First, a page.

They did it. The Republicans on the Judiciary Committee did what a
Democrat had called the "unthinkable" when they voted for articles of
impeachment. But what "unthinkable" means for some usually means
something else to others as it was in plain view during the Judiciary
Hearings. To the Democrats, the unthinkable appeared to be a situation
in which a president could be in dire straits because of shenanigans
perpetrated in a civil rights suit brought forth by a woman, of all
people, who had not even been physically reduced to a pulp, nor sent to a
mental institution because of acts committed by the person she accused.
Where was the damage they asked with disdain? Where was the violation of
the law? And what law in the first place? Was it not just about sex?
Is there a law against sex? Did the Right Wing pass a law against sex
while we were having sex?
For the Republicans, the unthinkable was clearly a situation when a
president could have engaged in shenanigans in a civil rights suit so
obvious that only the blindfolded could have failed to notice, regardless
of who brought the suit.
For me, an ordinary feminist, the fact that the hearings were taking
place at all was the unthinkable because they were about women and laws
specific to us. This was an unprecedented milestone.
That, in itself, made the Judiciary Committee hearings a majestic event.
The words of Abigail Adams came to mind. "Remember the Ladies," she had
written to her husband John in 1776, urging him not to forget to include
women in the Declaration he was carving and to be "more generous and
favorable to them [the Ladies] than your ancestors". The very busy Mr.
Adams took time to read the letter nevertheless and had a good laugh. He
replied promptly, admitted he had had a good laugh indeed and asked if
she thought he and the drafters were nuts. Actually, people did not
speak that way yet, therefore Mr. Adams expressed the same thought with
the verbal elegance of the time: "We know better than to repeal our
Masculine systems," adding that it was out of the question [that] he and
his friends be subjected to the "Despotism of the Petticoat".
While the cameras zoomed on the unisex antics of the Committee Democrats,
a few television commentators half-heartily reflected how future
generations would view the Hearings, but none reflected upon the long way
we have come since Mrs. Adams wrote her desperate and ineffective letter,
to the point when perceived violations of a woman's legal right to seek
redress, and their logical sequels, were taken so seriously that the most
powerful man in the country, arguably in the world, was on the verge of
ruin, his name forever tainted. For the proverbial elephant was in the
solemn room, asking: "As guardians of the law, are we ready to uphold
women's civil rights at the risk of Executive demise.?" One political
party said "heck no". The other said "yes," uneasily at first because it
had never been terribly fond of sexual harassment law, but said yes
notwithstanding. The equality under the law so many had worked for so
long to attain had finally arrived. One would think the feminist
sisterhood would have noticed.
For the new concept called sexual harassment had been legally recognized
by the Supreme Court in 1986 as one more form of discrimination against
women to add to the Civil Rights of 1964. In doing so, a government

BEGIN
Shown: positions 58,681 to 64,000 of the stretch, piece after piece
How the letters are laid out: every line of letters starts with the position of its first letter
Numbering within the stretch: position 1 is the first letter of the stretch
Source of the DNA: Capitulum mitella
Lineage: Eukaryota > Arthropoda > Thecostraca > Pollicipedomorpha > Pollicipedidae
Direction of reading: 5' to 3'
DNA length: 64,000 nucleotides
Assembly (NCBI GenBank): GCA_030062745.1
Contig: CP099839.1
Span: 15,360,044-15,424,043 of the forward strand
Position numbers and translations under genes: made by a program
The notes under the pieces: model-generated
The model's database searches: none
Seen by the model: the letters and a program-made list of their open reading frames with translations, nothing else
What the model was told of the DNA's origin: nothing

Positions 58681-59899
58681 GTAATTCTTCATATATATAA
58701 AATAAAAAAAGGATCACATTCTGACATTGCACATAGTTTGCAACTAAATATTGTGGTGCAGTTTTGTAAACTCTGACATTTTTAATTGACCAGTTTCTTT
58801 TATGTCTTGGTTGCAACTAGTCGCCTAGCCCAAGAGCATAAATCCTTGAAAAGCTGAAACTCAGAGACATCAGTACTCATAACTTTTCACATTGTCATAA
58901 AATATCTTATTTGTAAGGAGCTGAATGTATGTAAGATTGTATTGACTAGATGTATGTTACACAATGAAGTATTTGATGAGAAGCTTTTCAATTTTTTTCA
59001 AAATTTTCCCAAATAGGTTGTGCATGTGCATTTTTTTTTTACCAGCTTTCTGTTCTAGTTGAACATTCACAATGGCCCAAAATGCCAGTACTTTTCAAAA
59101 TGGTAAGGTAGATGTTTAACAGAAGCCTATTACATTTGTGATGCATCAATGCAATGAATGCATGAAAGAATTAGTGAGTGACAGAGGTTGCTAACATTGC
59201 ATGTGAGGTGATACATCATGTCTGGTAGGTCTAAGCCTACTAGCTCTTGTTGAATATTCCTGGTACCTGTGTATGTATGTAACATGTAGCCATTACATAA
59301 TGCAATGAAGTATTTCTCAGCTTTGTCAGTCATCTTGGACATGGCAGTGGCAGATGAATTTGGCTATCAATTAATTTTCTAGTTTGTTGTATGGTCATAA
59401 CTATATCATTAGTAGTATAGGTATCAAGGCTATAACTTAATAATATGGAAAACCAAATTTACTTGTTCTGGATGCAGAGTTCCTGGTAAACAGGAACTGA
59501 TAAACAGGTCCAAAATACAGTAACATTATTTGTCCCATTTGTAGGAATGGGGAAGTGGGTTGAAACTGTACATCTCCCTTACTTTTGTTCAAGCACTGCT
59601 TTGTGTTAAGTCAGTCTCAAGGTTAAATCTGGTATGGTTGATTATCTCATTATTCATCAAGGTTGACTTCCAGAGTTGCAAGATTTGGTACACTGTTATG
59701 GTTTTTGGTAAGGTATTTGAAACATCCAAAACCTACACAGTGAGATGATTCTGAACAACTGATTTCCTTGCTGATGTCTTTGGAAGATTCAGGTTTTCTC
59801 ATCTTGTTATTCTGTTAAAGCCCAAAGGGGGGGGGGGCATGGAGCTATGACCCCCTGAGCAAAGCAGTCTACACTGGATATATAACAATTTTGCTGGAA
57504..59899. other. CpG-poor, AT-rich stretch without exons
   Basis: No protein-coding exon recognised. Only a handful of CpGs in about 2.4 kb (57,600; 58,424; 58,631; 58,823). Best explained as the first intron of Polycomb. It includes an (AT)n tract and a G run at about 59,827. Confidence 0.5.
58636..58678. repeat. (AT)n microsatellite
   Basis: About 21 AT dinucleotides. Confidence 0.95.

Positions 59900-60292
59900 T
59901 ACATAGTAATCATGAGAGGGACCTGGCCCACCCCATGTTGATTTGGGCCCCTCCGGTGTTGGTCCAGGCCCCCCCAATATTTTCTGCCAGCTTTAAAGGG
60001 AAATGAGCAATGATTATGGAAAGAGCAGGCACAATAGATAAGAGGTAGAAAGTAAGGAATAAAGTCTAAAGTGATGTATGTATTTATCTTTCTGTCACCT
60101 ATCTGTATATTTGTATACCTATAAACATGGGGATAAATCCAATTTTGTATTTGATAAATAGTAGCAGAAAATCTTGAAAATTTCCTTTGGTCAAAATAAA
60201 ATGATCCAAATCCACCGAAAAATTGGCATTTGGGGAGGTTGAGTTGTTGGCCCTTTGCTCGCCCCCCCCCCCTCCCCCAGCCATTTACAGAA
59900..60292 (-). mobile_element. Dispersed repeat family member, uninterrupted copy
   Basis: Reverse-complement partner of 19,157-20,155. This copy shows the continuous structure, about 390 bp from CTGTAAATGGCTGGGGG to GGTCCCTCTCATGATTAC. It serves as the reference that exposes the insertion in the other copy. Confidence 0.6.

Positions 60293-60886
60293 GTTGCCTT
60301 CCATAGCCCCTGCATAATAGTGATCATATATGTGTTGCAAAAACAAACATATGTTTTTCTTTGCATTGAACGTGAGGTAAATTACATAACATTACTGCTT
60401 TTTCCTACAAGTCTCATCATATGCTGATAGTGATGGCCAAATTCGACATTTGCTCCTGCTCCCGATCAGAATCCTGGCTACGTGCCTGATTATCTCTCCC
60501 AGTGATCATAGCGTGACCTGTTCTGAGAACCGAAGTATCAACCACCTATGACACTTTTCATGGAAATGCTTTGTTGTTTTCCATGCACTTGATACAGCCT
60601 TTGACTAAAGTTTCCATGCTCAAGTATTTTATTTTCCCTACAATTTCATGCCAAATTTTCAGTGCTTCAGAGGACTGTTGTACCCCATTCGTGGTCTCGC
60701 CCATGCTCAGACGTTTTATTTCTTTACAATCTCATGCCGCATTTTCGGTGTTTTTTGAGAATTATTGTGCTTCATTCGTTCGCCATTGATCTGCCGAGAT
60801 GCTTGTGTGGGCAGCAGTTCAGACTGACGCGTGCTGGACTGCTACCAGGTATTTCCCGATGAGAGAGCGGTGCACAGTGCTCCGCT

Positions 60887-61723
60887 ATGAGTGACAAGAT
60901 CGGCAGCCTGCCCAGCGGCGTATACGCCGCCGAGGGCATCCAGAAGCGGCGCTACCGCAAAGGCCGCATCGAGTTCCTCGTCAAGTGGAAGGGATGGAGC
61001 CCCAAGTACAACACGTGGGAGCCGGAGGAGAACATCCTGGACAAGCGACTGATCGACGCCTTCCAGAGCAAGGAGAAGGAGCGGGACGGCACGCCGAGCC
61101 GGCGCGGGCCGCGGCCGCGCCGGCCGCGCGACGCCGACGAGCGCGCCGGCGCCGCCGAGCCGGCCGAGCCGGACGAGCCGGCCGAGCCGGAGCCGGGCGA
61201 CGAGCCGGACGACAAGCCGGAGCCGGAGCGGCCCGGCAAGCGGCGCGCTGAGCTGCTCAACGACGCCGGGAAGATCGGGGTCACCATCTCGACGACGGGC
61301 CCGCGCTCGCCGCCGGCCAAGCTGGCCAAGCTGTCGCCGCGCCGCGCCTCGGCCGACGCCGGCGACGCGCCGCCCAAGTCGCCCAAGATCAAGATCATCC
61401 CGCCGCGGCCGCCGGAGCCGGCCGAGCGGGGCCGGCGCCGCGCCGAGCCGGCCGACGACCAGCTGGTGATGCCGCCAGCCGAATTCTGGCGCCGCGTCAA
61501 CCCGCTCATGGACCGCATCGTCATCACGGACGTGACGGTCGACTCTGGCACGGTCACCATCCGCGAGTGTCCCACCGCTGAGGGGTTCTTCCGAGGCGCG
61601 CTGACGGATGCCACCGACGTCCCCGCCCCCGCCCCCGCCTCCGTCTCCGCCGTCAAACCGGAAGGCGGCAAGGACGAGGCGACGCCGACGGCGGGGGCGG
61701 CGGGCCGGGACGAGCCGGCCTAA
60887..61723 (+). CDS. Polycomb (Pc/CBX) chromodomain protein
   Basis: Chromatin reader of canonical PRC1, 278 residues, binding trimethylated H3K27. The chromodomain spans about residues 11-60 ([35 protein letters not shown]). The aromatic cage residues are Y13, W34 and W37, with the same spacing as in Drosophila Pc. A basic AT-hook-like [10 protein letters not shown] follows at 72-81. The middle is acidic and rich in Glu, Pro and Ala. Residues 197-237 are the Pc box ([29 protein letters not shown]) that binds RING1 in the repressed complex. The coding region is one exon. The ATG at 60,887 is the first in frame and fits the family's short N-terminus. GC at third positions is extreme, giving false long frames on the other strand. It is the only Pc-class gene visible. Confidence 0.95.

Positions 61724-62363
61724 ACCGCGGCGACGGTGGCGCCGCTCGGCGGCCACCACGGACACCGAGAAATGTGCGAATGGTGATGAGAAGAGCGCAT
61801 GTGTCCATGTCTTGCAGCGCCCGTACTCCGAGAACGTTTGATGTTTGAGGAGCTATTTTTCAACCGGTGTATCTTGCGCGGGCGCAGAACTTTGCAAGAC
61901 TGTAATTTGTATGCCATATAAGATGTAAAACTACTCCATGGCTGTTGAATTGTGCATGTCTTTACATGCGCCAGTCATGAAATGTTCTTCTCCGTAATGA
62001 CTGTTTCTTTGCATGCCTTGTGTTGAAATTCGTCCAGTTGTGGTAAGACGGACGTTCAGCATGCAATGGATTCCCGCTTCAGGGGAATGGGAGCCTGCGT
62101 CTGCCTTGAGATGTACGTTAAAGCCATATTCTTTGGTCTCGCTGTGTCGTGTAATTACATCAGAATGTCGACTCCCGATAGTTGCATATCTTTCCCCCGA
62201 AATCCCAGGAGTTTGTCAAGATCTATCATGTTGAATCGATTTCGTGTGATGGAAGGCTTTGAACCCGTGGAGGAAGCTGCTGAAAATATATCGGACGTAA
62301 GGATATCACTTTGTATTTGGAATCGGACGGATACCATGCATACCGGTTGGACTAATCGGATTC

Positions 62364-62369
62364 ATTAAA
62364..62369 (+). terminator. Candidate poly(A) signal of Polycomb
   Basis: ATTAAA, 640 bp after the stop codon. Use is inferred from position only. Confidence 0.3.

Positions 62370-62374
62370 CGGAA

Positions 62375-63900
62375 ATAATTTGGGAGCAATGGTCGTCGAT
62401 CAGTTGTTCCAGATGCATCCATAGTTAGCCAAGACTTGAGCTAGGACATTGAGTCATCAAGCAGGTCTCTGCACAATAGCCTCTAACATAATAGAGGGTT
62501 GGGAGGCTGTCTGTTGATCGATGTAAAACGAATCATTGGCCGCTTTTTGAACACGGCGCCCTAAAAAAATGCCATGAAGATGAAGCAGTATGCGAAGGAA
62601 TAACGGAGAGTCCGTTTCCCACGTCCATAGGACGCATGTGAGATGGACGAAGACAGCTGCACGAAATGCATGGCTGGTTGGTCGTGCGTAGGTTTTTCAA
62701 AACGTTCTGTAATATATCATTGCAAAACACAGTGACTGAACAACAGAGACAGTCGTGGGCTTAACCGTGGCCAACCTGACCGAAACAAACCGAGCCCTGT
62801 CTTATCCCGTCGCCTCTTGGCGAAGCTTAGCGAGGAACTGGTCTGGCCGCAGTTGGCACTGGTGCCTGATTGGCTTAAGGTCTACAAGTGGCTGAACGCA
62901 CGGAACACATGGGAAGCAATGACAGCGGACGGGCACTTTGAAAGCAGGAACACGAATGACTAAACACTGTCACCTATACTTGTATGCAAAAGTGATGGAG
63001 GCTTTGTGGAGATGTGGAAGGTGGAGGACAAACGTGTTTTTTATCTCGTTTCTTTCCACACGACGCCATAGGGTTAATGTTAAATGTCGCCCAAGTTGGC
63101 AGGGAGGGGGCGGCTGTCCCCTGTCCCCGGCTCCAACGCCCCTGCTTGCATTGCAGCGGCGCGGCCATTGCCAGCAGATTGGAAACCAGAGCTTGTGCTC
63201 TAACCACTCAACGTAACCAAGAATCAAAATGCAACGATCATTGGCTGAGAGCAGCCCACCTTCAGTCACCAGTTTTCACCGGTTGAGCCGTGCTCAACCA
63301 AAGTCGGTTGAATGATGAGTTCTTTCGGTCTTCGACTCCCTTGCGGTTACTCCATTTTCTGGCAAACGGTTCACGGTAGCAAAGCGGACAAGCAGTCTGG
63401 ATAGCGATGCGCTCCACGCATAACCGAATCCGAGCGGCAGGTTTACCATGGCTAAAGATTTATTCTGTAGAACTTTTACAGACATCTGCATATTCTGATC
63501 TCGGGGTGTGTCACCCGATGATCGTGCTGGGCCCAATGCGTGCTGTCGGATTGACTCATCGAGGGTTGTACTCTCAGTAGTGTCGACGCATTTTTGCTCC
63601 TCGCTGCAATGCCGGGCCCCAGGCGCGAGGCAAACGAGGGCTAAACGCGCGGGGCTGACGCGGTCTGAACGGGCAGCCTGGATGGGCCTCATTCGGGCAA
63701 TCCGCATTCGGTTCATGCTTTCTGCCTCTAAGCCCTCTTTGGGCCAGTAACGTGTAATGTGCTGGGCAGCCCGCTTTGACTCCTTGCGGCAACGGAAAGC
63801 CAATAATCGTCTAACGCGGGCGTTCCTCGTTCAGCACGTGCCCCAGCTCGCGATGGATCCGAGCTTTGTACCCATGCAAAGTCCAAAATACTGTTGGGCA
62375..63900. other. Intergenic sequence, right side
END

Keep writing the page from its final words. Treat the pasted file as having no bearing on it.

recognized that its women had the legal right to work in an atmosphere
reasonably free of pornography and prostitution and ought to be rewarded
for their intelligence and accomplishments. In elevating women to such a
level, the High Court terminated centuries of male privilege, knowingly
shaking society to its foundations and the political class even more. In
American democracy, no one is above the law. But it was contempt for the
rule of law, for sexual harassment law and therefore for women themselves
that fueled the months of lying, ridiculing, trivializing, and
terrorizing those who exercised their constitutional rights. It was
fawned through a great portion of the media, applauded and assisted by
the feminists, a group hopelessly lost in the demented tantrums peddled
for too long as progressive policies.
In a final convulsion of sexist ire, contempt even turned trusting women
against their own interest and against the rule of law. But contempt
went too far. A group of men finally stepped forward to stop the deadly
attacks on our rights, since we could not do it ourselves. To be sure,
the Republicans sitting on the Committee may have been impelled to draw
the line in the sand because of an accumulation of unrelated frustrations
of a political nature, but the issue at hand was the rule of law pure and
simple, the most revolutionary tool men ever gave women to compete on
their own merit, sexual harassment legislation.
How could not one urge the stately Chairman Henry Hyde to "Remember the
Ladies" even if it was from across a television screen miles away. And
would you believe Mr. Hyde remembered? In an atmosphere poisoned by
propagandists, women have cynically been encouraged to mock the landmark
days in December instead of encouraged to feel the awe, respect and
pride, after 200 years of organized struggle. On December 19, 1998, the
House of Representatives voted for two articles of impeachment. The wild
run of contempt came to a crashing halt against the steely resolve of the
Republican Party and the five remaining honest men among the Democrats.
Their historic decision will affect generations to come, mostly women and
girls, for it ensures that never again such derision of us will ever take
place. Millions watched that unique day, including the millions of women
around the world who still have not a clue about the meaning of it all.
Abigail Adams would have loved the "unthinkable". Husband John? Well…